( UNDER CONSTRUCTION--SUBMISSIONS OR CORRECTIONS WELCOME)
National Organization of Sisters of Color Ending Sexual Assault
Green Dot bystander intervention science and programs for schools and colleges
This American Life, a podcast about five women who were sexually harassed by the same office boss.
The National Institute for the Clinical Application of Behavioral Medicine, on trauma
A website of resources about sexual harassment and assault in the workplace, including pro bono legal aid
CONGREGATIONAL TRAININGS ON CHILD AND YOUTH PROTECTION:
Godly Response to Abuse in the Christian Environment (Evangelical)
Dove's Nest (Mennonite)
Samaritan Safe Church--child sexual abuse prevention
"I am Jane Doe"
Dr. Anna Salter
Jennifer J. Freyd's
Betrayal Trauma Theory
An important option for gaining some sort of justice and accountability for the crime committed against you means allowing our legal system to do what it does, albeit very imperfectly. Because the experience can be intimidating, challenging, and even re-traumatizing, it is important to find a trusted friend, family member, or ally to walk with us.
Some things you may not know:
-The lawyers who represent survivors of sex crimes in civil law suits (law suits in which the punishment is money) do not require you to have money to pay them up front. They receive a percentage of any settlement they win on your behalf. If they don't believe they have a chance of winning a settlement they will likely not take your case.
-If you would feel guilty filing a suit for money because it feels like "blood money," remember that rape culture has worked hard to make us feel guilty for expecting any compensation whatsoever and rape culture publicly condemns us for being "money hungry." If you are choosing not to file a law suit for these reasons, remember that any award you receive can be passed on to a non-profit organization of your choosing.
-Filing a civil suit, regardless of its outcome, brings the perpetrator's name into the public square. This makes it safer for others to come forward who were also harmed by the perpetrator. It also warns other potential victims and thus aids in prevention.
-You can file a civil suit anonymously as Jane Doe
-The truth is your best defense and the value of your truthful account of what happened stands on its own and has worth, even though a court of law may not find it to be so.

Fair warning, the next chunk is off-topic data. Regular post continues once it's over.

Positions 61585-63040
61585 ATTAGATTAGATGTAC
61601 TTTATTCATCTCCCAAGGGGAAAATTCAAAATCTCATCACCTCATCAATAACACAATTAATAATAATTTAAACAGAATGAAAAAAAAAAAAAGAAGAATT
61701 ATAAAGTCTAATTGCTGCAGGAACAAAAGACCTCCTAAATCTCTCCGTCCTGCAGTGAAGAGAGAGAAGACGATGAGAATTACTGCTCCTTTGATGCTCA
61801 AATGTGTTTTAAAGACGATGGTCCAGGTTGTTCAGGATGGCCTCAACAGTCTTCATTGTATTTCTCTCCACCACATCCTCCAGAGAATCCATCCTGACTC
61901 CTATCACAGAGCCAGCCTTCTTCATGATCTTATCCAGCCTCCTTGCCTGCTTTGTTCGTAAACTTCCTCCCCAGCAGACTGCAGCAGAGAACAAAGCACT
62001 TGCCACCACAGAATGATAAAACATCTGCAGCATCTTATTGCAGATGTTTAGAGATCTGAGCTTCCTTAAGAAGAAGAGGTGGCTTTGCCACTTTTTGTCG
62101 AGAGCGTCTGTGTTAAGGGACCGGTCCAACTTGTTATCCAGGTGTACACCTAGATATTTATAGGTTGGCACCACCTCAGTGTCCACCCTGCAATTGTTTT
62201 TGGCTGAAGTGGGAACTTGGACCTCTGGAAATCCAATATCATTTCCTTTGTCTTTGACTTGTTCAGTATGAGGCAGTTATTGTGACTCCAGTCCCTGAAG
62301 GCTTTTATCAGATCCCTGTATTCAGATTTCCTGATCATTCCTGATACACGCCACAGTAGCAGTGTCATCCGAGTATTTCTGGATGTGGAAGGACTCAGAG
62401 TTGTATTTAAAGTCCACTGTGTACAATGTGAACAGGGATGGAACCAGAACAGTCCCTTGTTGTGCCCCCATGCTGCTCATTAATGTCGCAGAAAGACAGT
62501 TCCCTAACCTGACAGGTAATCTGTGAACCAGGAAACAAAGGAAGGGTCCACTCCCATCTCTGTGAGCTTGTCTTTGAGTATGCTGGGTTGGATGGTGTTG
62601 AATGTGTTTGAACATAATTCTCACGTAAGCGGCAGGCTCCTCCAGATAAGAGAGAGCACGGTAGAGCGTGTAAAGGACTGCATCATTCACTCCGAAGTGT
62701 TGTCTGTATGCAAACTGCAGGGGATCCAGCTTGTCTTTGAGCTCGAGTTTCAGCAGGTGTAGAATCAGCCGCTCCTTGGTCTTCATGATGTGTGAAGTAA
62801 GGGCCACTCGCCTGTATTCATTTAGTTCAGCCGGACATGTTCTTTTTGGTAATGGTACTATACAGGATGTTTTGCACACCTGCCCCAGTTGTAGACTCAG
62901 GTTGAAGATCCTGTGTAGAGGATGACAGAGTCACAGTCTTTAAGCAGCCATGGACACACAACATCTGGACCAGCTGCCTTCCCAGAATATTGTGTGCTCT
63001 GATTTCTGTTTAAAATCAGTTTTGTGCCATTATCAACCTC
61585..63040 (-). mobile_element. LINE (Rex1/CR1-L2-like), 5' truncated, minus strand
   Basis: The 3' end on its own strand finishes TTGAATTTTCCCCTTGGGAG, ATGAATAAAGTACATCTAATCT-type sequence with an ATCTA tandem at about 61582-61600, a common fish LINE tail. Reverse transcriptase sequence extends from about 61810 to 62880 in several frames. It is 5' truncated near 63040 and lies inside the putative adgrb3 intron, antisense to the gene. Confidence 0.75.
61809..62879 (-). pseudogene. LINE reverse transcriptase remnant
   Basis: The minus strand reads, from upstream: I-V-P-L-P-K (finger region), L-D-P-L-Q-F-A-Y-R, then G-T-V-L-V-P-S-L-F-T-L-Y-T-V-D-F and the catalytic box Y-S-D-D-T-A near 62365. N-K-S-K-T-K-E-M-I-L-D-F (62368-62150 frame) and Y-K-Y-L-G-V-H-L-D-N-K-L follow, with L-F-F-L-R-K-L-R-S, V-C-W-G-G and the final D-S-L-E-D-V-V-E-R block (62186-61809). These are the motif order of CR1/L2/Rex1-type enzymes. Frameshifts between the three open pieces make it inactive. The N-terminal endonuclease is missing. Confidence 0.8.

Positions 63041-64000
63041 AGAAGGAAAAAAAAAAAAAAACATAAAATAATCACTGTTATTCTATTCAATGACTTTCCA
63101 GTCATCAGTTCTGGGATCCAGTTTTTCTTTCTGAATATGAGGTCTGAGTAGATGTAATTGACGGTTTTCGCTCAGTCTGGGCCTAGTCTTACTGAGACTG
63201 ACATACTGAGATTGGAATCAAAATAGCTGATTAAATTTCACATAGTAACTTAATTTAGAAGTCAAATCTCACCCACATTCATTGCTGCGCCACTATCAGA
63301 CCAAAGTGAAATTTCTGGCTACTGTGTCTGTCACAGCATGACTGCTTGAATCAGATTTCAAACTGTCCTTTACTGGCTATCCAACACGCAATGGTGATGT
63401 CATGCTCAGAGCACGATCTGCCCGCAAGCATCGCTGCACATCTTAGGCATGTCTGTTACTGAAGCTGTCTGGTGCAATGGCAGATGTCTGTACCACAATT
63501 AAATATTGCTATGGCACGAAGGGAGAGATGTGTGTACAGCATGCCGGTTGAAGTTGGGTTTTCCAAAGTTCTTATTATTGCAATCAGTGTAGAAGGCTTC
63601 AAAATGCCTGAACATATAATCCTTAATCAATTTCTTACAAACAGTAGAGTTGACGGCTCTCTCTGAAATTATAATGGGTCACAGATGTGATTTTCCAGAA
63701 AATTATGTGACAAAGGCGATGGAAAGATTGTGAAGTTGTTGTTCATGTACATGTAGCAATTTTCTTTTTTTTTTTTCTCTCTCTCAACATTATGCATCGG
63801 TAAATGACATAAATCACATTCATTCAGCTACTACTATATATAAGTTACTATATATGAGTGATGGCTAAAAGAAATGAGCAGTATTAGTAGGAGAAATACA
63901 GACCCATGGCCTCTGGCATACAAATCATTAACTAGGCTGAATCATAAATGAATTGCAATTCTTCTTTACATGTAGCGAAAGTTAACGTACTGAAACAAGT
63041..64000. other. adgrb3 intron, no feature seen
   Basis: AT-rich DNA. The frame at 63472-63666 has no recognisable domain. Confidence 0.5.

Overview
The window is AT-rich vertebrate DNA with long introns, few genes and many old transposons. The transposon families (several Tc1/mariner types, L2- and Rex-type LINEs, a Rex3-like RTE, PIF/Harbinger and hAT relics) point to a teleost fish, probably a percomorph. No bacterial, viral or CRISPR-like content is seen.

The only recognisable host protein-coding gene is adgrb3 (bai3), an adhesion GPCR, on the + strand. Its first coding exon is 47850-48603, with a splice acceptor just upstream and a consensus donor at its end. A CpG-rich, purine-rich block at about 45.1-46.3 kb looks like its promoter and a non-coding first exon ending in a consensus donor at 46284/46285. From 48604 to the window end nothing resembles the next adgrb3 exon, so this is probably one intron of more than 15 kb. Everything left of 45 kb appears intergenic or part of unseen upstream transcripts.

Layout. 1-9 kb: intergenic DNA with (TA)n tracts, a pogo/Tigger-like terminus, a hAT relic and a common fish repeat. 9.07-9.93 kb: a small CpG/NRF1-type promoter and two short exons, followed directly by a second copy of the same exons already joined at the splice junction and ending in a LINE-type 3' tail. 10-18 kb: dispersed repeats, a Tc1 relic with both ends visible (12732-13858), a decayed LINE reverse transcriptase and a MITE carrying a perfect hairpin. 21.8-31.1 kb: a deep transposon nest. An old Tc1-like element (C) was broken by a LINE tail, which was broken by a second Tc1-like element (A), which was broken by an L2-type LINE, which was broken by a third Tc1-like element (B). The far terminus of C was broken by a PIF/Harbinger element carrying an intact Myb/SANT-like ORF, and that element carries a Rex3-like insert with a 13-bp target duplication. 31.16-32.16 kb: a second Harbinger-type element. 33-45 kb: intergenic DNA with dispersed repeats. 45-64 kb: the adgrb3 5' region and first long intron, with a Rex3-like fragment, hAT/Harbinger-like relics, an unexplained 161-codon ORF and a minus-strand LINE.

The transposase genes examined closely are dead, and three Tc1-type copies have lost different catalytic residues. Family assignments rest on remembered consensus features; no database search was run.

- Rape culture wants us to shut up and shove down and walk away from what happened to us. It tries to make us believe that if we are truly strong, we would just 'get on with our lives.' This approach can back fire years later when we discover the person who harmed us went on to harm others. Or we begin to see evidence that we have not 'put it behind us.' We should always be gentle with ourselves. Healing from sexual violence can take a life time.
-Do not expect your church to be helpful. Christians tend to push 'forgiveness' at the expense of prevention and justice. If your abuse happened inside your church community, especially by a beloved leader, the church officials' priority will not likely be your wellbeing or the public safety, but the public image and financial bottom line of the organization that pays their salary or serves their need for a spiritual community.
-Don't assume that because the perpetrator is deceased or because it happened many years ago, that reporting to police or speaking to a civil attorney who works with survivors of sex crimes is not a good idea. Just taking that step on behalf of accountability and justice for yourself can be healing, regardless of the outcome. You will also know that somewhere there is an official record and testimony of what happened to you, along with the name of the person who did it.
Finding a lawyer---where to begin?
1) Visit your local rape crisis center about lawyers in your area who have shown themselves to be helpful and competent for survivors of sex crimes.
2) Google "sex abuse attorney"
3) For a local lawyer recommendation, visit BishopAccountability.org, a Catholic survivor resource. They post names of lawyers who have worked sexual abuse cases in every diocese. Visit the Catholic diocese in your area for names to call.
4) Contact National Center for Victims of Crime. They have special history with survivors of sexual violence and their deputy executive director, Jeffrey R. Dion, is a survivor and strong advocate.
5) Visit The #TimesUp movement has posted a resourceful website that includes pro bono legal resources. Though their focus is sexual harassment in the work place, their website is worth checking out for all forms of sexual violence.
Survivor reports and my own experiences tell me there are really helpful therapists and there are also really harmful therapists. Too many male therapists and pastoral counselors are sexual predators themselves, taking tragic advantage of a survivor's vulnerability and lack of boundaries caused by earlier abuse. This is a space for survivors to recommend the therapists and body workers you have found to be especially helpful in your healing. If they are open to new clients, and with their permission, we will post their names and locations here.
Here is an important guide on choosing a therapist from SNAP the survivors network.